In many cases, ONU’s turnovers have led to scoring opportunities for their opponents on the other end, which Durand believes is why they have surrendered so many points in their losses.
“I think probably the reason we weren’t as good defensively is we weren’t very good offensively. And usually it works the other way. Usually when our defense is pretty good, we can get going,” Durand said of Saturday’s performance. “We had five possessions to start the game where we had looks right at the basket that we just missed, and I think it affected us defensively. I think when you turn the ball over that many times, and then they’re in transition more, it puts your defense at a disadvantage.”
Aside from the turnovers and points allowed in ONU’s three losses, nothing else stands out statistically that separates those games from the team’s 20 wins.
During ONU’s losses, they have scored 69 points per game, which matches their season average. They have out-rebounded their opponents in all three games (sometimes by 20 rebounds or more), and their free throw shooting percentages have been above the season average in those games as well.
There are also no individual players who have failed to show up in the losses; given the team’s consistent scoring depth, it’s hard to predict who will need to score for ONU to win a game. Bullimore, the team’s leading scorer this year, has averaged 17 points per game during their losses (she averages 16 points per game on the season).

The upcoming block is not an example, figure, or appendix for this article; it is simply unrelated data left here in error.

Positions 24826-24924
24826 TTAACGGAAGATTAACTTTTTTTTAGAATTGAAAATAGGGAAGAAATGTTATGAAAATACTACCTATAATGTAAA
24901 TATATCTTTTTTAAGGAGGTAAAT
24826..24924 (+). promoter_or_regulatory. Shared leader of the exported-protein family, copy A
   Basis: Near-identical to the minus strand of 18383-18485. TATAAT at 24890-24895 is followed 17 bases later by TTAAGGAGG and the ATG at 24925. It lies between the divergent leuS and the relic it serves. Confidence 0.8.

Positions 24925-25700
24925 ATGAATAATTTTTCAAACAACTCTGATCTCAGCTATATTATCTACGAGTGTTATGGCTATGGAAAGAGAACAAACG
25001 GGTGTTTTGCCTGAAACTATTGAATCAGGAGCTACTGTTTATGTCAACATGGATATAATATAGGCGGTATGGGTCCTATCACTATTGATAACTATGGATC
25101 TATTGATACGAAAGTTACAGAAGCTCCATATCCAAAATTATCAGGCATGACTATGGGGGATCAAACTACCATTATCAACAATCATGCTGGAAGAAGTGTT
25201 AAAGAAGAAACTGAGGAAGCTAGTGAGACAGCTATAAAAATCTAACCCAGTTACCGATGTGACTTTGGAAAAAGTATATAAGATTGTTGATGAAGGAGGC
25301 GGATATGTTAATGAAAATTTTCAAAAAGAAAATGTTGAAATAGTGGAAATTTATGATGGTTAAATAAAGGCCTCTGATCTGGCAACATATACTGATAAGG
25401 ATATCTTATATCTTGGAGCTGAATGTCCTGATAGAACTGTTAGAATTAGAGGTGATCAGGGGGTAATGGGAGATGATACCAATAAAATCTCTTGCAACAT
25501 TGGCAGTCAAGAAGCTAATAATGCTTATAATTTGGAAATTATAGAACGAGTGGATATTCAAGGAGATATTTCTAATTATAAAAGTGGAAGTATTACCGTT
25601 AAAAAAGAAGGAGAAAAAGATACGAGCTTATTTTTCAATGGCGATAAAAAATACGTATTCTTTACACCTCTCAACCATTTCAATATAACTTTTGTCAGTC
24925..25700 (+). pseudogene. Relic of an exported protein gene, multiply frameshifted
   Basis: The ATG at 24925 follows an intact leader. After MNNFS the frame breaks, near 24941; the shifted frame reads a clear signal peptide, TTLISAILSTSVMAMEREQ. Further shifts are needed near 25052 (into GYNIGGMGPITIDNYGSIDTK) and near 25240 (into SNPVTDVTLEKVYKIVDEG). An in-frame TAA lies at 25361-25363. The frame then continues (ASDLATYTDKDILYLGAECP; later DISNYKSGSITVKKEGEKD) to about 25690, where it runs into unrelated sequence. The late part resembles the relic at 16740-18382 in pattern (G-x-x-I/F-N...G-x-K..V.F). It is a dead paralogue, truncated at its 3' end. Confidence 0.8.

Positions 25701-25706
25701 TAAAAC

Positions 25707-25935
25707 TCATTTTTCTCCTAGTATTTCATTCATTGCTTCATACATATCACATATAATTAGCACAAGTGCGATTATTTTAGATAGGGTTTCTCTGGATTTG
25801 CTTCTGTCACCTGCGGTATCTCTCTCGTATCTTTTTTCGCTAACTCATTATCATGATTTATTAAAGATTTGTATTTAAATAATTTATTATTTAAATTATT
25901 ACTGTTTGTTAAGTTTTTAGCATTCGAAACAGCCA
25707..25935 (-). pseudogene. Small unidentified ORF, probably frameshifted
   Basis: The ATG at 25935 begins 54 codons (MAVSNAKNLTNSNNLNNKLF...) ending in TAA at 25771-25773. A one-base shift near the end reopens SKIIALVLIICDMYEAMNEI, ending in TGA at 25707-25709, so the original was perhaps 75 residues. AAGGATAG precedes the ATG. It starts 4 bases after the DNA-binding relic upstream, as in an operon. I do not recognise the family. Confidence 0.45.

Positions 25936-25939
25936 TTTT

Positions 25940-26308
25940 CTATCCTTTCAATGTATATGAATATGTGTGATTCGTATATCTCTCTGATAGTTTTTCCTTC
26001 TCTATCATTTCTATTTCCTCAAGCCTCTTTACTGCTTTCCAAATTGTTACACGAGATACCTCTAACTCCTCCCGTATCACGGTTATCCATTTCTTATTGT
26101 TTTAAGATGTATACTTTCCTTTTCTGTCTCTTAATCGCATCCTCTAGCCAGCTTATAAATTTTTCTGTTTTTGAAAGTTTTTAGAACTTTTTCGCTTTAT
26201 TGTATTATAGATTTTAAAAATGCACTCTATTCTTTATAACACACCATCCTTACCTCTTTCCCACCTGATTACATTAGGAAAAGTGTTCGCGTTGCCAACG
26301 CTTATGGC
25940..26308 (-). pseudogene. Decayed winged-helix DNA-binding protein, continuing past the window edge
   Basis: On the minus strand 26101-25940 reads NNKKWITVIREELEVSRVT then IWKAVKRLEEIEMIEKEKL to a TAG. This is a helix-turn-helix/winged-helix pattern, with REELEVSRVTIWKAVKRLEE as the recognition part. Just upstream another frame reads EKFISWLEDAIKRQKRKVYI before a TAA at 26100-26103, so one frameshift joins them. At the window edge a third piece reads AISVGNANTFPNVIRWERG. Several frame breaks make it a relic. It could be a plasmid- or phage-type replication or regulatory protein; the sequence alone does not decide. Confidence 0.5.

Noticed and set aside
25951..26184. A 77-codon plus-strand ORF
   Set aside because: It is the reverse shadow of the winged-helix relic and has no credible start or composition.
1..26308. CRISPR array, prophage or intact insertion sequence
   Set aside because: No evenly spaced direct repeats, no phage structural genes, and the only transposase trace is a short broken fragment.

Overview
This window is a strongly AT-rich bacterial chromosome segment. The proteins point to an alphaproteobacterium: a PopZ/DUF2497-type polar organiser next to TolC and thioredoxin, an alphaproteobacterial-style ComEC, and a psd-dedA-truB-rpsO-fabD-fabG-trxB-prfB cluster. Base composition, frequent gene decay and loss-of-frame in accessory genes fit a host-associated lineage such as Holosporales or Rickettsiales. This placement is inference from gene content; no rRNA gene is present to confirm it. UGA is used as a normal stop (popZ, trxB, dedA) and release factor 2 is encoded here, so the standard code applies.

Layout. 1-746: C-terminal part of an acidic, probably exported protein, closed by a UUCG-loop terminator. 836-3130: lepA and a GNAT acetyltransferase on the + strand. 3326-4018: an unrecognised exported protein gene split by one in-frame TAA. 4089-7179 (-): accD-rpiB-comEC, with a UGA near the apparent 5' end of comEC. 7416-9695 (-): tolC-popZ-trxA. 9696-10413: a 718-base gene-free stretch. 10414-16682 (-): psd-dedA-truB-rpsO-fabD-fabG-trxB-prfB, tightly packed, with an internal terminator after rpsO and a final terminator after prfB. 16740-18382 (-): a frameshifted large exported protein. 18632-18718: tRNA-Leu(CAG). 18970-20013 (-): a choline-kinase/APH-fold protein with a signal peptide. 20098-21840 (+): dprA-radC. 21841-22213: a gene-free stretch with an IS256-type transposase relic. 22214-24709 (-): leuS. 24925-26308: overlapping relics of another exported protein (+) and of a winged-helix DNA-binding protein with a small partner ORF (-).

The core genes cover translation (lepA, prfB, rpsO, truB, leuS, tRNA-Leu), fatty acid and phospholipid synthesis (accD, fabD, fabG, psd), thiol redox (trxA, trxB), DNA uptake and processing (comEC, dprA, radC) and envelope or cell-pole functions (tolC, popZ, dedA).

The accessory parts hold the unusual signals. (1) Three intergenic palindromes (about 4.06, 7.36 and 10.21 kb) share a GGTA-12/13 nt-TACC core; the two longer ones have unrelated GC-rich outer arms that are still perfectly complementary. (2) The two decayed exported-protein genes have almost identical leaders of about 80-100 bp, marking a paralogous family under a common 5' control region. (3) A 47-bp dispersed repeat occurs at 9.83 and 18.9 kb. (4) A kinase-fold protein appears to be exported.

Going beyond the box score, however, it is easy to see that Northern is receiving every team’s best shot this season. As the three-time defending OAC champions, these Polar Bears now have a target on their back.
“Really, we’ve seen everybody’s best game,” Durand said. “I mean, maybe other than Heidelberg, and they have so many injuries right now that they weren’t capable of it. But everybody else is pretty capable and they’ve got some good athletes.”
From January: On the shoulders of giants, Bullimore makes history
Teams get excited to play Ohio Northern, especially following last year’s NCAA Tournament run and this year’s high preseason ranking. Northern secured their seventh straight 20-win season last week, and despite their two OAC losses, they are on pace for their fourth straight regular season OAC title. Simply put, they are the team to beat.
With a target on their backs, ONU will have to cut down on turnovers to avoid another upset loss and make a tournament run again this year.
Following the loss at John Carroll on Saturday, Northern will be forced to respond quickly this week, as they will face the second and third place teams in the OAC. They will host Otterbein (15-8, 11-5 OAC) on Wednesday night, then travel to Marietta (20-3, 13-3) on Saturday.
The Pioneers are currently one game behind ONU in the conference standings with two regular season games remaining. And because ONU already beat Marietta earlier this season, the Polar Bears have one hand on the OAC title heading into the final week. A win on Wednesday would clinch the title.
Even two days after the loss to JCU, one of Northern’s most surprising losses in recent memory, this gives Durand satisfaction. Turnover problems aside, the team’s situation at the moment is one that most programs across the country — and certainly others within the OAC — would covet.
“We’re up a game with two to play, so everything’s in our hands. Is that where I want to be? Yeah,” Durand said on Monday. “I mean, I would rather have secured it on Saturday. But if you’re telling me we can still win a championship, I don’t think there’s anything wrong with that.”